To understand how to build a strong punch, you need to know where the power originates. Because a punch's violent impact comes from the upper body—at least on the surface—many athletes make the mistake of attempting to increase their power only by training their shoulders, chest, arms and abs. The fact is, however, that the power of a punch starts with the legs, making lower-body conditioning the best way to begin your training.
For striking athletes (boxing, Muay Thai, MMA, etc.), it is critical to include multi-joint movements and exercises that mimic a transfer of force similar to punching. Programs that include Squats, Deadlift Squats, Stiff-Leg Deadlifts and Lunges will not only help power your punch, but also provide a balanced physique. Stability is important because it reduces injury risk.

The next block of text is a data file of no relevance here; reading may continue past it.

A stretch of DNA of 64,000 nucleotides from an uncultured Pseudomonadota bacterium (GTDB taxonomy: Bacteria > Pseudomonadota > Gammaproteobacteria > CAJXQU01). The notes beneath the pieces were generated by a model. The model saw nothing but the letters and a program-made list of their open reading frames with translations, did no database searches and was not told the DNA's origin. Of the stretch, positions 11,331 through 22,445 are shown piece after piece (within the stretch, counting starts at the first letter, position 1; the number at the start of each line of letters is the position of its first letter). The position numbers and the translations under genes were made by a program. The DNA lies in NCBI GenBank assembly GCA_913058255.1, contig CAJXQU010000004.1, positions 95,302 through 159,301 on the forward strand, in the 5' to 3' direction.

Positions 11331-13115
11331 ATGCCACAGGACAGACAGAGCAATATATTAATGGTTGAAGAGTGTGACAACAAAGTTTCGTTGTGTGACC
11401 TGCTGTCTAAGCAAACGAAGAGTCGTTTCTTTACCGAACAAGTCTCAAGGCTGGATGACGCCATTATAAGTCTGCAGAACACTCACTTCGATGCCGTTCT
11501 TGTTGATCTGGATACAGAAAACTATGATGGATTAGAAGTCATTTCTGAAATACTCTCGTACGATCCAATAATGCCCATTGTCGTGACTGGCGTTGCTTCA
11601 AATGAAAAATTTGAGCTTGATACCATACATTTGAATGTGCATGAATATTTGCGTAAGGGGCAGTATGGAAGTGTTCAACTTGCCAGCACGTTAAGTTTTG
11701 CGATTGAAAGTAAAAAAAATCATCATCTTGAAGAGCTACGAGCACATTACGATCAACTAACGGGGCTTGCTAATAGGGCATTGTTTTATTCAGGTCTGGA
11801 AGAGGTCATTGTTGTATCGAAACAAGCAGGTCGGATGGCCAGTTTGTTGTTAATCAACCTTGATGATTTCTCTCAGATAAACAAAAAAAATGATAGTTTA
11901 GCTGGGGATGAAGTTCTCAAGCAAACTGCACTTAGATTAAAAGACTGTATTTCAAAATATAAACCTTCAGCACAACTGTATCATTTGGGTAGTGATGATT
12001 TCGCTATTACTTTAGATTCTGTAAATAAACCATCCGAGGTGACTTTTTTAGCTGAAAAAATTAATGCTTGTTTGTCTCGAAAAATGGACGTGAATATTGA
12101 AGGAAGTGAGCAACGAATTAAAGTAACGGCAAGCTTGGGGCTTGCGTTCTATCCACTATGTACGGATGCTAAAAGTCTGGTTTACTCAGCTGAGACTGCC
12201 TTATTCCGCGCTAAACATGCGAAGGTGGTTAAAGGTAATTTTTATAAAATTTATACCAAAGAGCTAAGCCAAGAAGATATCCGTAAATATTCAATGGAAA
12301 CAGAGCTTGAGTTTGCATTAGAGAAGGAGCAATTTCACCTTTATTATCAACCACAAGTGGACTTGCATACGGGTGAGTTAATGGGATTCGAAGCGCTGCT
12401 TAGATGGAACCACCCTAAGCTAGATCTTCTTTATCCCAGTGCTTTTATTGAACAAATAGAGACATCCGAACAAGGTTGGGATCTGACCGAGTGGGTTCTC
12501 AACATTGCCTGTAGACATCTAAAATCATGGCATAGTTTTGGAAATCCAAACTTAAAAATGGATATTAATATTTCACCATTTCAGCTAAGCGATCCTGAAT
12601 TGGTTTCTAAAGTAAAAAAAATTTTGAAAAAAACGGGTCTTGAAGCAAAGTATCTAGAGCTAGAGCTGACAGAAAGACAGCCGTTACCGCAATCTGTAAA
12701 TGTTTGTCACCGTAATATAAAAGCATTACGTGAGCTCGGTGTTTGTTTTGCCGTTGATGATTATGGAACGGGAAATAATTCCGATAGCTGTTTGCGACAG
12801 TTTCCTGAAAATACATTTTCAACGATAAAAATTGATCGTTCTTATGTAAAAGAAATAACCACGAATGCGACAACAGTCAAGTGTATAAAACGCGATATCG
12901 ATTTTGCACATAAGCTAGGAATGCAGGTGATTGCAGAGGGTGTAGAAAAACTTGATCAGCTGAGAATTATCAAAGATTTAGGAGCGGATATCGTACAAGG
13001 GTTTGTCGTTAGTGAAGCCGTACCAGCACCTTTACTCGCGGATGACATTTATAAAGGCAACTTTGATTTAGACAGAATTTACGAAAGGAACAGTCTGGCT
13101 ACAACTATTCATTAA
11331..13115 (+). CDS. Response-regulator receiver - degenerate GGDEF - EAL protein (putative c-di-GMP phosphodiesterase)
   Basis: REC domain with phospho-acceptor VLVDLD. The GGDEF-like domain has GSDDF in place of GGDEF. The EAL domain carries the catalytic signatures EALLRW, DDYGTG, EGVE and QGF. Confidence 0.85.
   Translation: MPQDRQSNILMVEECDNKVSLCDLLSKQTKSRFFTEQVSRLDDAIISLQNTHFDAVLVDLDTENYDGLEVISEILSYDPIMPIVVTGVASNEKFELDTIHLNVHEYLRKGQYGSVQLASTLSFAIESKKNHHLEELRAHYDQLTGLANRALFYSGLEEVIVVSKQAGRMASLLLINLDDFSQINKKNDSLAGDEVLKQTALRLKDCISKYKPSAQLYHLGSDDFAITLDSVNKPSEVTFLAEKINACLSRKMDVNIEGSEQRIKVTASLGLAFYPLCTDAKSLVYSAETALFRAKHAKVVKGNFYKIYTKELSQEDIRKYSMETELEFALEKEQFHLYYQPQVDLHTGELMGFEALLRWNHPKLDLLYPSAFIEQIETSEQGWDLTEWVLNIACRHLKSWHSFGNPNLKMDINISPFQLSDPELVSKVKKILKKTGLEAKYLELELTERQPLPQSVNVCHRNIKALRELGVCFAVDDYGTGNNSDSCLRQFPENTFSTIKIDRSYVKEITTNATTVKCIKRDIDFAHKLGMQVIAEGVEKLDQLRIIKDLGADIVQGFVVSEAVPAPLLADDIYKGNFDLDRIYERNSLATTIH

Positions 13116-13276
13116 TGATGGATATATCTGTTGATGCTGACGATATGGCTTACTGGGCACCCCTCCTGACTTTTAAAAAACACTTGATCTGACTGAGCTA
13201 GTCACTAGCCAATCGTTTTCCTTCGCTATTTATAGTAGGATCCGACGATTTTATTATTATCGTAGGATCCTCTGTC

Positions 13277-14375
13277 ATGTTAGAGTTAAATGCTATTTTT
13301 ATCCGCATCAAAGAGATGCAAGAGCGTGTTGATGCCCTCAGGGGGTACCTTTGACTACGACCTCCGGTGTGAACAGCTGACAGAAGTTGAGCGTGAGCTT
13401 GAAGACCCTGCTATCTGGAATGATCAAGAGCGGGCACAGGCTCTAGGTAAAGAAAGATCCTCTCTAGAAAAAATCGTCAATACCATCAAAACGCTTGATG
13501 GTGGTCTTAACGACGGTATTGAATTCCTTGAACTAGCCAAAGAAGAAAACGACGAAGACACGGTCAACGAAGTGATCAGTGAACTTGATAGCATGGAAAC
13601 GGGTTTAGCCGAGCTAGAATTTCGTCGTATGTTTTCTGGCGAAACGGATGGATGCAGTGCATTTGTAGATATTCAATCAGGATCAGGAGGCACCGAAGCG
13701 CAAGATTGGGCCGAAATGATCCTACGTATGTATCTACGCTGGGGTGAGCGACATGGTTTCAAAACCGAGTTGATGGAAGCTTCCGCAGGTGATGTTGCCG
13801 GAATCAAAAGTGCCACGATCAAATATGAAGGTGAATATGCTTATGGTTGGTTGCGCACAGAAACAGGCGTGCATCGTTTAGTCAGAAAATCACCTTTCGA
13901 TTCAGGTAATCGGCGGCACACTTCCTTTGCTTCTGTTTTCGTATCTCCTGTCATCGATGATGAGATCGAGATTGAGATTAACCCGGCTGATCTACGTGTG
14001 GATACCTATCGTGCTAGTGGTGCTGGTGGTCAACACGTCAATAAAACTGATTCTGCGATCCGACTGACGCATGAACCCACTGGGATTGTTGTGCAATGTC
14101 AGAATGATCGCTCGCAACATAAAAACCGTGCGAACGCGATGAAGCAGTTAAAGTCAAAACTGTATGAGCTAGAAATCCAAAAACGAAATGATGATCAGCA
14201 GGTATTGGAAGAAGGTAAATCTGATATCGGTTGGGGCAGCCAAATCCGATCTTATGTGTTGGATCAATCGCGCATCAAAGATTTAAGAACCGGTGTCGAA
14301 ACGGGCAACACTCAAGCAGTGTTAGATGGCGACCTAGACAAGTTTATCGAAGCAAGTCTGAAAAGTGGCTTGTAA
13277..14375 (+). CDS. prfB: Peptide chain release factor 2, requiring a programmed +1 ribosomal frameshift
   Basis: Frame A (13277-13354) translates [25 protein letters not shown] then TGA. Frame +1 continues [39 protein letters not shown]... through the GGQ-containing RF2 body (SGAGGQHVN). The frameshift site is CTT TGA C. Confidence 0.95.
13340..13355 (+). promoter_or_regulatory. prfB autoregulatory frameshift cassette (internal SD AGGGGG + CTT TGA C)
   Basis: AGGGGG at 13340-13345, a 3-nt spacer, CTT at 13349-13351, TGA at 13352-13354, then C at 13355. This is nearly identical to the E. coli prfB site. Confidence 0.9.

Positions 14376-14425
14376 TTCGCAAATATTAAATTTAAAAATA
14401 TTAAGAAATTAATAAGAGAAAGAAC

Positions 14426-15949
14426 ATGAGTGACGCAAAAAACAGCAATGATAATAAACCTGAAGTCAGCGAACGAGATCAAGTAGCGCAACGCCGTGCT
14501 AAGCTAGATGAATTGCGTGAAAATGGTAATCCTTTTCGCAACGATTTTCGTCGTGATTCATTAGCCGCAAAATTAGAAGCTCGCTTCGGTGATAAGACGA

Dynamic movements like Tuck Jumps, Box Jumps and Knee Jumps are also useful for a punching power program. Knee Jumps develop quickness in the hips and legs. To perform them, start with both knees on the ground; then, using no hands and minimal body sway, jump to your feet. Variations include performing a Tuck Jump after a Knee Jump, jumping out for distance after a Knee Jump, and starting with one knee down.
Sample Knee Jump Workout
Each movement is repeated with one knee down for both the right and left legs.
- Jumping to feet — 3x10
- Jumping to feet, then into a Tuck Jump — 3x10
- Jumping to feet, then out for distance — 3x10
Start building your punching power now by improving the strength of your legs. You will be rewarded with greater power in your striking. Remember, the stronger your base, the stronger your delivery. Follow this advice, and you'll find yourself having to apologize to your opponents in advance.
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